To be sure you have gained interesting information for your $200, but you have neither your sequence, nor a complete list of differences from a reference human sequence, which of course if you did would give you your sequence.
        23andme only gives you a list of many SNPs.

    • by RDW (41497)

      'What I'd like to be able to do is have the data, and be able to look up how any discoveries later on map to what I've got. Is that possible?'

      You can't do genome sequencing, or even SNP chip genotyping, in a DIY lab, so you'll have to involve a large company or research centre at some point. But you can do this anonymously (e.g. through a physician) and get hold of the raw data afterwards to analyse as you please, assuming you have the technical knowledge to make sense of it. Illumina is one company that pr

    • Of course it would be great if we could each get out full genomes - full coverage of every chromosome at high confidence - for an affordable price. However, if you did that, you would find that the vast majority of the information would be quite uninteresting or even borderline meaningless. There are large regions of the chromosomes that do not code for anything, and some of those end up being particularly difficult to sequence accurately. While changes in those regions can be important, changes in those
    • Question for the bio-folks: is there a way for someone (okay, me) to DIY this?

      Wait ten years and then buy ten year old sequencers from todays companies.

      (I'm not being a sarcastic dick. A number of DIY bio-hackers/Makers have "cheaply" stocked their sheds/basements with high-end analysis and synthesis equipment by buying the stuff that mainstream biotech labs have moved away from. When a field is progressing as quickly as biotech, once equipment is one generation out of date, it's completely out of date.)

  • 1 cent apiece to find out why CowboyNeal is the way CowboyNeal is?

  • by MoobY (207480) <anthony@liekenLA ... t minus math_god> on Sunday March 06, 2011 @12:22PM (#35397588) Homepage

    We've been observing this decrease over the last few years at our sequencing lab too. Some people might find it fascinating, but I, as a bioinformatician, find it frightening.

    We're still keeping up at maintaining and analysing our sequenced reads and genomes at work, but the amount of incoming sequencing data (currently a few terabytes of data per month) is increasing four-to-five-fold per year (compared to doubling each 18-24 months in Moore's law). Our lab had the first human genomes at the end of 2009 after waiting for almost 9 years since the world's first human genome, now we're getting a few genomes per month. We're not too far away of running out of installing sufficient processing power (following Moore's law) and no longer being able to process all of this data.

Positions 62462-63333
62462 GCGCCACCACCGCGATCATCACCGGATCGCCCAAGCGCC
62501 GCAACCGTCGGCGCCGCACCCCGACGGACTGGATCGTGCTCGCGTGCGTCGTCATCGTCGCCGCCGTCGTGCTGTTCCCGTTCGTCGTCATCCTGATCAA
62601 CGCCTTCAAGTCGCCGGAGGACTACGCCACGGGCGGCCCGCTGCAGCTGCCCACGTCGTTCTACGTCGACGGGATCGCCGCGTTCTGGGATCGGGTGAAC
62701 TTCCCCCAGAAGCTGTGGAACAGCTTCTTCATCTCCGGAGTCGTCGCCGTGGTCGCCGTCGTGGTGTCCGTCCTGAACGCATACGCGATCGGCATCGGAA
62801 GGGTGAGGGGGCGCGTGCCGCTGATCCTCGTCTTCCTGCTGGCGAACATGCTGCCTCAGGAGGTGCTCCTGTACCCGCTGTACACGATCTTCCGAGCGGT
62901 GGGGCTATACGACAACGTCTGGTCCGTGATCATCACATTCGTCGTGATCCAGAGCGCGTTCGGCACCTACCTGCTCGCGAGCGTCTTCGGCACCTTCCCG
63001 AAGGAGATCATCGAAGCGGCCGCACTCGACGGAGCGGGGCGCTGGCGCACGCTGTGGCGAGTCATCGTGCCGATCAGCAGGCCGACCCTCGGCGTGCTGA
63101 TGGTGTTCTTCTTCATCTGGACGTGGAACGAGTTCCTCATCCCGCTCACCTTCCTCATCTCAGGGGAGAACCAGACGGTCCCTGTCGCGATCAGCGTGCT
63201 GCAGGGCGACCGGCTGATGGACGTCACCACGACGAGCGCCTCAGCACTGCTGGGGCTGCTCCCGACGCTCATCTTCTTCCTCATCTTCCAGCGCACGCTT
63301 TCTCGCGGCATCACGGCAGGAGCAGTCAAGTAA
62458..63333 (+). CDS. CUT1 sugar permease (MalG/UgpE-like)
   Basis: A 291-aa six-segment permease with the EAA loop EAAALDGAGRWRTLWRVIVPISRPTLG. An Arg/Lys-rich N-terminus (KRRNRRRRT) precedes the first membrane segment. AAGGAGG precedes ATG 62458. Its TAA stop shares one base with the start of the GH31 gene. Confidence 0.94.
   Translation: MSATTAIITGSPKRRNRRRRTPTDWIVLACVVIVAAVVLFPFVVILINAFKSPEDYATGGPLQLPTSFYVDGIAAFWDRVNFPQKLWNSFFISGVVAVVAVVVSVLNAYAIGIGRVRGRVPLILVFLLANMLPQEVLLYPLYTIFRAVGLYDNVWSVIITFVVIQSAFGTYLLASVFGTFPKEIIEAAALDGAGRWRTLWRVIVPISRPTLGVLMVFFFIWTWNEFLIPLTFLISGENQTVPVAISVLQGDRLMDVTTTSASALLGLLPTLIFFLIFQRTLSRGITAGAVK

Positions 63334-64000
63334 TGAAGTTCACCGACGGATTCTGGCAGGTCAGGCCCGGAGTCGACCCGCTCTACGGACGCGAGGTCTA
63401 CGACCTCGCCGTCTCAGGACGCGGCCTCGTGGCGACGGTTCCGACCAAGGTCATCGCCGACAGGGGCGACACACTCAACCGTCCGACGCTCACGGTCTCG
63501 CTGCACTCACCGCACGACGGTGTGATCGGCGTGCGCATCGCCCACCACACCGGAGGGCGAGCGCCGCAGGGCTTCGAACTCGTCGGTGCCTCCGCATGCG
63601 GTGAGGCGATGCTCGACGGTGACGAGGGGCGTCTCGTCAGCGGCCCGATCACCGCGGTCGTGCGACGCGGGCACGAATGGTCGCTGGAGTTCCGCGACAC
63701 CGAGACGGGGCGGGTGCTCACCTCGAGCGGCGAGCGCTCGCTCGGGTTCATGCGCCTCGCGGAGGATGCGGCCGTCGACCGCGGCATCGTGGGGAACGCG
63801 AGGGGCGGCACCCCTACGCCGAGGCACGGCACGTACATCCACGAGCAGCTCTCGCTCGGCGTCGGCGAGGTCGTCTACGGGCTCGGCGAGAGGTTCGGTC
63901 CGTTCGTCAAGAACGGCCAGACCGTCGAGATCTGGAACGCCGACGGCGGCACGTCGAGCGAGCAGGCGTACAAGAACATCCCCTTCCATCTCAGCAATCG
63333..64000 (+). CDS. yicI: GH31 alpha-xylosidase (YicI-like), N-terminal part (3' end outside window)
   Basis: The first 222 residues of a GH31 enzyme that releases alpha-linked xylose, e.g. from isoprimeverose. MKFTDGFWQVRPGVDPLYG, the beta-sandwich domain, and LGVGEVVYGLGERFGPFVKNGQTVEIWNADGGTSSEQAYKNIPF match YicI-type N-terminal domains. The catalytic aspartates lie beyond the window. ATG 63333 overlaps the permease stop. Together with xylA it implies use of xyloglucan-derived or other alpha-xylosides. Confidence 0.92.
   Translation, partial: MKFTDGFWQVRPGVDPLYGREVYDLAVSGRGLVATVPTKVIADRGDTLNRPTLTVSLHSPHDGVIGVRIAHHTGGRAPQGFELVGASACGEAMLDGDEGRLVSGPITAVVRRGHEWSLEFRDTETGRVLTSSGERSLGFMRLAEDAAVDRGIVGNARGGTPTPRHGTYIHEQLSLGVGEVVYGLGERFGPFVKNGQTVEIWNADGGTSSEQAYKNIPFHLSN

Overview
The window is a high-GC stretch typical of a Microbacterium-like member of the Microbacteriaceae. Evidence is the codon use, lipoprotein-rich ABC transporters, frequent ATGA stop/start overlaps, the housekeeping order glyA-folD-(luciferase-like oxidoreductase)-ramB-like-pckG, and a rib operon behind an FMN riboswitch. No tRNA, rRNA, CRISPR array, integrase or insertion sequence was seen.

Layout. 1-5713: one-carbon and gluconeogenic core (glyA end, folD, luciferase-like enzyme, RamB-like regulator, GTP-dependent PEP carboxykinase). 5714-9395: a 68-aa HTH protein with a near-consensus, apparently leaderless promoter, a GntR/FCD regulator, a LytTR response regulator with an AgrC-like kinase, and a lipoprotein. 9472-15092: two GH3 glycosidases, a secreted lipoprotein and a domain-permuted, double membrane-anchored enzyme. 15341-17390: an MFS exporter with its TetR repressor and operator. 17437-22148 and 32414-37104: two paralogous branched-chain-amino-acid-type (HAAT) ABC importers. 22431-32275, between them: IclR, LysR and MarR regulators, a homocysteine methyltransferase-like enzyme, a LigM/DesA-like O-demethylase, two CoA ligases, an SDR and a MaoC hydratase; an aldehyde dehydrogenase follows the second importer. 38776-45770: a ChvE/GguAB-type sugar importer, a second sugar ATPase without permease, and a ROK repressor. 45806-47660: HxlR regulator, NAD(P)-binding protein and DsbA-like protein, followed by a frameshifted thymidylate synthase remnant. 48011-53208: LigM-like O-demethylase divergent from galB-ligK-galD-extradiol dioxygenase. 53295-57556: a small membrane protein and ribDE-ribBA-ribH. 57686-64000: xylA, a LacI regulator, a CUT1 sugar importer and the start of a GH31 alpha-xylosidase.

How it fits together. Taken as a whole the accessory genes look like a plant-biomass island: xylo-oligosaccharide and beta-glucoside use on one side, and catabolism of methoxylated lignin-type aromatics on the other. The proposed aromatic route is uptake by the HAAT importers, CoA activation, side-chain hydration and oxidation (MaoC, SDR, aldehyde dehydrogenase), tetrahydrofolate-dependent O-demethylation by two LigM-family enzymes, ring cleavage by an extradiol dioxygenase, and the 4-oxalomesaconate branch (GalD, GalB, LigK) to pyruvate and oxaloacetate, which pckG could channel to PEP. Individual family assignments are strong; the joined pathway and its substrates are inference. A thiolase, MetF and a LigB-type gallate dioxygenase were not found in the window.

So yes, the more-than-exponential decrease in sequencing costs is cool and offers a lot of possibilities in getting to know your own genome, advances in personalized medicine, and possibilities for population-wide genome sequencing research, but there's no way we'll be able to process all of this interesting data because Moore's law is simply way too slow as compared to advances in biochemical technologies.

    • by Kjella (173770)

      I assume you're talking about incoming data, not the final DNA sequence. As I understand it the final result is 2 bits/base pair and about 3 billion base pairs so about a CD's worth of data per human. And if you were talking about a genetic database I guess 99%+ is common so you could just store a "reference human" and diffs against that. So at 750 MB for the first person and 7.5 MB for each additional person I guess you could store 2-300.000 full genetic profiles on a 2 TB disk. Probably the whole human ra

      • by RDW (41497) on Sunday March 06, 2011 @01:06PM (#35397942)

        Yes, the incoming (and intermediate) data sets are huge. You don't just sequence each base once, but 30-50 times over on average (required to call variants accurately). And you don't want to throw this data away, since analysis algorithms are improving all the time. But it's true that the final 'diff' to the reference sequence is very small, and has been compressed to as little as 4Mb in one publication:

        http://www.ncbi.nlm.nih.gov/pubmed/18996942 [nih.gov]

      • by jda104 (1652769)

        I assume you're talking about incoming data, not the final DNA sequence. As I understand it the final result is 2 bits/base pair and about 3 billion base pairs so about a CD's worth of data per human. And if you were talking about a genetic database I guess 99%+ is common so you could just store a "reference human" and diffs against that. So at 750 MB for the first person and 7.5 MB for each additional person I guess you could store 2-300.000 full genetic profiles on a 2 TB disk. Probably the whole human race in less than 100 TB.